So many years ago Ken Henderson encouraged me to get involved with the SQL Community through PASS and it is amazing how much we now contribute. It is a great opportunity for our team to meet customers face to face and to.. “show off a bit” on our skills and knowledge about the SQL Server product.

    Stay tuned for more details as we move towards mid October.

    Bob Ward
    Microsoft


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    In my last post, I reviewed the Microsoft CSS involvement at the upcoming 2011 SQL Server PASS Summit. One big part as I’ve mentioned is the SQL Server Clinic. I thought you might find it interesting to learn more about exactly what the clinic is and how you can make the best use of it.

    Starting on Wednesday, October 12th 2011 (which is the first day of the main conference), we will open up the doors of room 611 (I’m fairly confident we will use this room again) of the Seattle Convention Center. Our hours are “after keynote” each day (we want anyone working the clinic to have the chance to attend the keynote) until about 5-6pm. At any point in time, we could have up to 10-15 Microsoft SQL CAT and CSS engineers in the room waiting to answer your questions or troubleshoot your problems. There is no reservation required. Just show up and walk in.

    When talking to our CSS engineers there are some things that you can bring that can help make your experience better. If you have a specific problem to solve, it helps to bring the details .ERRORLOG files, error messages, specific query syntax, or details of your environment. However, if you simply want to bring us your laptop with a remote desktop session back to your office, we will take that too. I can’t tell you how many times I’ve debugged a problem live on a customer’s laptop using remote desktop in the clinic.

    Will we have all the answers? No. But most of the engineers in the clinic are willing to do to some research later for things we can’t answer quickly. This is no substitute for opening a case with Microsoft Technical Support. But in almost every situation I’ve seen in the clinic, we usually can provide some direction or tip that gets you closer to solving your issue..

    If there is some issue or problem you have been having with SQL Server and you are struggling for an answer, given us a chance in the Clinic. We love the challenge of new problems we have not seen and also the satisfaction of helping someone face to face resolve a tough or difficult issue involving SQL Server.

    We hope to see you at the upcoming PASS Summit.

    Bob Ward
    Microsoft


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  • 09/26/11--08:01: RML Questions
  •  

    The following questions have surfaced several times recently so I decided to post the answers to assist others.

     

    String is missing proper closing quote near (Char Pos: 0xC1 Byte Pos: 0x182)

    This is not a utility bug.   It is a command found in the trace that was malformed.  For example:   select * from tbl where name = ''Bob'  <---- This is missing the the trailing quote and the parser logic in RML is pointing it out to you.    We keep the integrity of the missing quote so we can actually replay the syntax error.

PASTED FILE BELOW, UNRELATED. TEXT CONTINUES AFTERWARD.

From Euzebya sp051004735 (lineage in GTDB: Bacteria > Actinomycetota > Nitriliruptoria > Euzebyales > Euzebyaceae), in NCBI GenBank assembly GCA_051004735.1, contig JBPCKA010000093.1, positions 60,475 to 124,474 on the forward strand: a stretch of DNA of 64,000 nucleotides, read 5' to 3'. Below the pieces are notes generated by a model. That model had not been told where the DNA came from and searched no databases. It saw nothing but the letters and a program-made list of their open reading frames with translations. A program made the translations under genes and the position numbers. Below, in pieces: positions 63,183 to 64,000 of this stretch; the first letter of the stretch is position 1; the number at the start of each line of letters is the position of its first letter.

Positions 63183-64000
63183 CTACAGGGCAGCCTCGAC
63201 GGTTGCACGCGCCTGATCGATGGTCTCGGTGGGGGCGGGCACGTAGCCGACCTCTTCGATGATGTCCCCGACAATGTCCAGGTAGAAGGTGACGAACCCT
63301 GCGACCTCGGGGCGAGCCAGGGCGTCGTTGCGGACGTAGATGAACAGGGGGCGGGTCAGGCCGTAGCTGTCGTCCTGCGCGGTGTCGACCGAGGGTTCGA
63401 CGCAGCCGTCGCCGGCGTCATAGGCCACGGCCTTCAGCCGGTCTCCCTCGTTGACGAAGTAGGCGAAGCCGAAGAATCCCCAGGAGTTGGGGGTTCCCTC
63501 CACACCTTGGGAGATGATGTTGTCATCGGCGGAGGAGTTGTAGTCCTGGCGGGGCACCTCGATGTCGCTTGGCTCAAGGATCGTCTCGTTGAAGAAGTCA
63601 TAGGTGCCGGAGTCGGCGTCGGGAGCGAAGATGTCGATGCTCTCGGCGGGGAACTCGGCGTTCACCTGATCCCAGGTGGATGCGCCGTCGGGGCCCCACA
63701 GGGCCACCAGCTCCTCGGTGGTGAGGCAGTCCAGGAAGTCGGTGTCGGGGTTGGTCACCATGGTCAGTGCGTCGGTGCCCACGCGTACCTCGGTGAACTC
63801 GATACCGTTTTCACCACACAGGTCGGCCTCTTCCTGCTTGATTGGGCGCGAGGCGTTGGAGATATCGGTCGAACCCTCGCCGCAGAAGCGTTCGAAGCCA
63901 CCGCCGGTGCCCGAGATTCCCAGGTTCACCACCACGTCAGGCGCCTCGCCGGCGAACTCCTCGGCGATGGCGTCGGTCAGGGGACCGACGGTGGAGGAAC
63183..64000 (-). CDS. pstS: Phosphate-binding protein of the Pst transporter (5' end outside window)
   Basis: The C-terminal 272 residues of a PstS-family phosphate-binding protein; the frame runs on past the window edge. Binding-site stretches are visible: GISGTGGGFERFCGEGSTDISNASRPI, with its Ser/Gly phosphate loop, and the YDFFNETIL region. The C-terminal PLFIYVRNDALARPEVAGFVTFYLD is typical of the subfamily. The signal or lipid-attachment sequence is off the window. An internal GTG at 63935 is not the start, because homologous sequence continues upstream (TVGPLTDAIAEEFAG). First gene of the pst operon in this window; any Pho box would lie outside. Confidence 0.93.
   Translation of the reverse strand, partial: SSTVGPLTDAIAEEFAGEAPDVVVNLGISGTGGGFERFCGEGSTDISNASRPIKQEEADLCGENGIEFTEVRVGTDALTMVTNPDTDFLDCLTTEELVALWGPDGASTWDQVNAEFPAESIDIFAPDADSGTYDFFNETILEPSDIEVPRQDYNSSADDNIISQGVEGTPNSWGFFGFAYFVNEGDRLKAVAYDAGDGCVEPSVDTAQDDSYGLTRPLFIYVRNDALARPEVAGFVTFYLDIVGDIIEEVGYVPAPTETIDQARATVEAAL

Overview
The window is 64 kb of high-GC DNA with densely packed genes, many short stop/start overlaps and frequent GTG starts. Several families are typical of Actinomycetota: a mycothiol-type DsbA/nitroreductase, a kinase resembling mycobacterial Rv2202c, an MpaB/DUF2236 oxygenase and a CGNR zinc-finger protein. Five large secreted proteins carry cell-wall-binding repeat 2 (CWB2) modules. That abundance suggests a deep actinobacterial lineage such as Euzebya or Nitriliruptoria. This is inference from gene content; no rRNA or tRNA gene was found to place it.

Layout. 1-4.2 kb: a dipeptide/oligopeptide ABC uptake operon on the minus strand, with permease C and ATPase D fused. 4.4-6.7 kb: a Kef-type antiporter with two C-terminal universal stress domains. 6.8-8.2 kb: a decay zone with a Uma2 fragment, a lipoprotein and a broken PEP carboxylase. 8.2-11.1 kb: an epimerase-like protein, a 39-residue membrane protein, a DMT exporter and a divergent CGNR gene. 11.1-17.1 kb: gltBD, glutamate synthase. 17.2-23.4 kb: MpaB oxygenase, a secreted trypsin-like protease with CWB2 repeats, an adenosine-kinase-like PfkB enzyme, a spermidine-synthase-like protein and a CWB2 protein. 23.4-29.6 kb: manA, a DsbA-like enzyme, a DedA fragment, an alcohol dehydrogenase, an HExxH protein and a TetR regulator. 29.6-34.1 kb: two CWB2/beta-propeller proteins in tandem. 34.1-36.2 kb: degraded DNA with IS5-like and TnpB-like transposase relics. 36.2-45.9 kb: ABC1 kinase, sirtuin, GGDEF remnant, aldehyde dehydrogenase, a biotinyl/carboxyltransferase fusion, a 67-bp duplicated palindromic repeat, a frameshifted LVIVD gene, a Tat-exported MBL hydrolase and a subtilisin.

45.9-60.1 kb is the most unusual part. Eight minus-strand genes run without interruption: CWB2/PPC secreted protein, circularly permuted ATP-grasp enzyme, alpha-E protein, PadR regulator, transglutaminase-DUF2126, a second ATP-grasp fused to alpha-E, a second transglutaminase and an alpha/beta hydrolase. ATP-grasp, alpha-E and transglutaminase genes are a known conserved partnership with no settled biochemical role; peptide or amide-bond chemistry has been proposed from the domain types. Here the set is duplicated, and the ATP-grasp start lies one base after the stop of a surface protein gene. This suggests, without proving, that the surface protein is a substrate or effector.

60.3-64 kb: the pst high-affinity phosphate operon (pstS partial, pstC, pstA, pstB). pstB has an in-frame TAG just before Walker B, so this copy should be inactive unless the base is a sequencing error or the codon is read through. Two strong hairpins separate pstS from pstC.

This is usually an application issue and a place to be very careful about T-SQL security injection.   

    Let's say that Bob in my example comes from a search box in the application.    If I made a mistake and added 'Bob in the search box the application might build the string above and return me a issue near quote.   Now I know you are submitting this as dynamic SQL T-SQL and not bound parameters.   This means I can enter the following in the search criteria box.

    Bob';  drop database production; select '

    The application would then build the following command:  select * from tbl where 'Bob'; drop database production; select ''

    I hit the OK button and your production database might disappear.  These are places hackers love - changing this to and RPC event (bound parameters) would be much better for safety.    (Look at things like sp_executesql) 


    Subject: RML Read Trace Error

    I am getting the following error while using Read Trace to read SQL 2000 trace files. Do we have any latest version where this problem is fixed? I am using RML Version :9.01.0109 Read Trace Error: [Error: 110003][State: 0][Abs Char: 113][Seq: 0] SYNTAX ERROR: String is missing proper closing quote near (Char Pos: 0xC1 Byte Pos: 0x182)



    Embedded NULL Charcters

    It is not a bug it is a designed output warning.  What I am saying is that EMBEDEDED WITHIN the text of the command there is an actual 0x00 character.   This is often unexpected and usually a binding error from a client application.  SQL allows 0x00 to be stored so it is not a violation of T-SQL it is more of a bad practice.

    For example, it is a way to hide T-SQL injection attacks because a vast majority of applications only display the string up to the first 0x00 character.  (C/C++ null termination character)

    I could submit the following to your server:    select * from good table;(0x00 character added here)drop database Production;

    With the right permissions the production database is dropped and you won't see this in any of the traces as the 0x00 hides it from the common display utilities.

    Look at the details closer to see if this is something you want to correct in your environment.


    Subject: RML Read Trace Error

     

    Do we have any latest version where this bug is fixed?